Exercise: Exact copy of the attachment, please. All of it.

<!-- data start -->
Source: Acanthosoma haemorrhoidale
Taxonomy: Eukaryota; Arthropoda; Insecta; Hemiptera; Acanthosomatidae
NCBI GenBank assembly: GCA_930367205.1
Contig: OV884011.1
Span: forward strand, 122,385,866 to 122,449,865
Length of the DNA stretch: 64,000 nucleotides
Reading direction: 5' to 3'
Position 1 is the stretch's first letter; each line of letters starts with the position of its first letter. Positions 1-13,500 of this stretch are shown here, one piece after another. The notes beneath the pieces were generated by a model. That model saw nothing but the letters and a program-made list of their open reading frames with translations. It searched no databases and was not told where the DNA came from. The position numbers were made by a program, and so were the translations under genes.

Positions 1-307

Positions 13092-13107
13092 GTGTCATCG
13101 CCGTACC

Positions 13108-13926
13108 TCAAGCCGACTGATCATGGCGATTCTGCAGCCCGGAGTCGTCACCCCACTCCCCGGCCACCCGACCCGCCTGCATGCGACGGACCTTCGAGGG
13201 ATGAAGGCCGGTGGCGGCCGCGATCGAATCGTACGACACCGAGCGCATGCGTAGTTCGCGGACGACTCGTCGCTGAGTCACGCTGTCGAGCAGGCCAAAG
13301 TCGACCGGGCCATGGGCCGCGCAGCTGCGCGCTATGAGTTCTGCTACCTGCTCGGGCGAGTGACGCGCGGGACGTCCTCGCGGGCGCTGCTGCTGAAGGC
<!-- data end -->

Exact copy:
Source: Acanthosoma haemorrhoidale
Taxonomy: Eukaryota; Arthropoda; Insecta; Hemiptera; Acanthosomatidae
NCBI GenBank assembly: GCA_930367205.1
Contig: OV884011.1
Span: forward strand, 122,385,866 to 122,449,865
Length of the DNA stretch: 64,000 nucleotides
Reading direction: 5' to 3'
Position 1 is the stretch's first letter; each line of letters starts with the position of its first letter. Positions 1-13,500 of this stretch are shown here, one piece after another. The notes beneath the pieces were generated by a model. That model saw nothing but the letters and a program-made list of their open reading frames with translations. It searched no databases and was not told where the DNA came from. The position numbers were made by a program, and so were the translations under genes.

Positions 1-307

Positions 13092-13107
13092 GTGTCATCG
13101 CCGTACC

Positions 13108-13926
13108 TCAAGCCGACTGATCATGGCGATTCTGCAGCCCGGAGTCGTCACCCCACTCCCCGGCCACCCGACCCGCCTGCATGCGACGGACCTTCGAGGG
13201 ATGAAGGCCGGTGGCGGCCGCGATCGAATCGTACGACACCGAGCGCATGCGTAGTTCGCGGACGACTCGTCGCTGAGTCACGCTGTCGAGCAGGCCAAAG
13301 TCGACCGGGCCATGGGCCGCGCAGCTGCGCGCTATGAGTTCTGCTACCTGCTCGGGCGAGTGACGCGCGGGACGTCCTCGCGGGCGCTGCTGCTGAAGGC